UB40 – Wear You To The Ball – 7 Inch Vinyl Record
Wear You to the Ball is a reggae song by the British band UB40. It was originally recorded by John Holt, a Jamaican reggae singer, and released in the 1960s. UB40 covered the song and included their version on their album “Labour of Love,” which was released in 1983.
“Labour of Love” is a compilation album by UB40 consisting entirely of cover versions of songs originally recorded by other artists. The album was a commercial success and helped to popularize UB40’s reggae-infused sound to a wider audience.
Wear You to the Ball is one of the tracks on Labour of Love and showcases UB40’s ability to put their own spin on classic reggae tunes. The song is characterized by its laid-back reggae rhythm, smooth vocals, and romantic lyrics.
If you enjoy reggae music or are a fan of UB40, Wear You to the Ball is a great example of their interpretation of a classic reggae song within their distinctive style.
Named after a British unemployment benefit form, pop-reggae band UB40 was formed in a welfare line in 1978, and its multiracial lineup reflected the working-class community its members came from. The band consolidated its street credibility with political topics appealing to dissatisfied youth and got a boost from fans of the waning 2-Tone ska-revival movement.
Brothers Robin (lead guitar) and Ali Campbell (guitar, lead vocals) formed the centerpiece of the group, which also included bassist Earl Falconer, keyboardist Mickey Virtue, saxophonist Brian Travers, drummer Jim Brown, percussionist Norman Hassan, and toaster Terence “Astro” Wilson.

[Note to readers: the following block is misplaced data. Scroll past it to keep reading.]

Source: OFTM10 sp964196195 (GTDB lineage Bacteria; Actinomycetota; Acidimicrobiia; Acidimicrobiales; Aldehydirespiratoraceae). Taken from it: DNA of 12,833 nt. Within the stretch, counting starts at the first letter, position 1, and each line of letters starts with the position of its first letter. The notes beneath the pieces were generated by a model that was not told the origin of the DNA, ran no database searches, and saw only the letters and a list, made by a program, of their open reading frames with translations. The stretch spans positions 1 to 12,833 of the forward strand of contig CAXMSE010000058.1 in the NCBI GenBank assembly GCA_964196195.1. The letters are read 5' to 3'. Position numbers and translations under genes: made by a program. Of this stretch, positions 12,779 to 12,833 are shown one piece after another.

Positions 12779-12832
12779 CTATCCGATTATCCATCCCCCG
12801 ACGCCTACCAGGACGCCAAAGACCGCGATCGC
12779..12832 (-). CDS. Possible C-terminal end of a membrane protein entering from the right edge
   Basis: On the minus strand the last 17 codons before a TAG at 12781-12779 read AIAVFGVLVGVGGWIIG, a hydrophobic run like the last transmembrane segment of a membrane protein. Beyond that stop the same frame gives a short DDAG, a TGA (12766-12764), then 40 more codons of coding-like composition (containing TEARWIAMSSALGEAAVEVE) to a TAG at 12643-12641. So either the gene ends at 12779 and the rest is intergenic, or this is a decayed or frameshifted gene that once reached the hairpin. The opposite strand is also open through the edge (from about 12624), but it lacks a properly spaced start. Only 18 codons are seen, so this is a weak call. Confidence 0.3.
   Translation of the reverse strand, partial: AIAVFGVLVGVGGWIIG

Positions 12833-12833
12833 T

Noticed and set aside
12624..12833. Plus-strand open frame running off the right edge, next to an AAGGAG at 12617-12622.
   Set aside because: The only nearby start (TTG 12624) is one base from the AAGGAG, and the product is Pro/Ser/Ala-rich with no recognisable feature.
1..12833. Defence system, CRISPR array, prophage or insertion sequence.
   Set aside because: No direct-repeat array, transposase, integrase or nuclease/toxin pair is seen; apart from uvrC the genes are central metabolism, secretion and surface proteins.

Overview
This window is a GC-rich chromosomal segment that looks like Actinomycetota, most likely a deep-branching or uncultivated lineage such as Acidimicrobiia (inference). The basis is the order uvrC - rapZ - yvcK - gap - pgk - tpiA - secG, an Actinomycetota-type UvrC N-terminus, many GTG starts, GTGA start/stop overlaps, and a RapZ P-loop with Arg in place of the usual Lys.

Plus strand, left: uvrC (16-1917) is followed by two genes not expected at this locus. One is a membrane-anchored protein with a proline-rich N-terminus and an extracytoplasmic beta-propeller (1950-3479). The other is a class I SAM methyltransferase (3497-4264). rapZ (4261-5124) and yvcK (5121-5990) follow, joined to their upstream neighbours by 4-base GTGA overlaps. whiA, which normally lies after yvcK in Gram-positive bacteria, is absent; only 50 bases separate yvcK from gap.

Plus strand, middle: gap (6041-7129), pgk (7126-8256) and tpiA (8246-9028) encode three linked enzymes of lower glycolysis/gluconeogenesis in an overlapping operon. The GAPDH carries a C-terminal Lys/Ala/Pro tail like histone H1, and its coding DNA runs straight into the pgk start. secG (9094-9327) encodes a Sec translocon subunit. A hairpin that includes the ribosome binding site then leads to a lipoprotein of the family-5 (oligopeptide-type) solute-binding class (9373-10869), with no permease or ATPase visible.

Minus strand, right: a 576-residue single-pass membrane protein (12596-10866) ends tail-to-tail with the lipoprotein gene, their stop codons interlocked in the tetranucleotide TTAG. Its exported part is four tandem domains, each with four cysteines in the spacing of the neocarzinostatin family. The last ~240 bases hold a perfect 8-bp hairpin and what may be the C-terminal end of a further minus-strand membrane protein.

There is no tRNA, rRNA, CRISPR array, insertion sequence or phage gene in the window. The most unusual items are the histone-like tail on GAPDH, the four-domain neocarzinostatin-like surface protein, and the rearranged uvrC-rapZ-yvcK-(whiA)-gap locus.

The band purchased its first instruments with compensation money Ali Campbell received after a bar fight, even though few of the members knew how to play them. But by the end of the year, the group was invited to tour with the Pretenders.
Their “Food For Thought” single reached the U.K. Top Ten in 1980, beginning a long streak of chart appearances. Signing Off and Present Arms were big sellers in Britain, if not America, and addressed the political issues of the day in songs like “One in Ten,” a Top Ten hit blasting Margaret Thatcher for the country’s unemployment rate. 1983’s Labour of Love, an album of reggae cover songs, gave the group its first chart album in America and first number one U.K. hit with Neil Diamond’s “Red Red Wine.”
Several albums of original material sold well in the U.K., but only respectably in the U.S., where the group’s biggest hit was a Top 30 cover of Sonny and Cher’s “I Got You Babe” featuring the Pretenders’ Chrissie Hynde.
Full color picture sleeve has slight ring wear from storage and folded corner
1. Wear you to the ball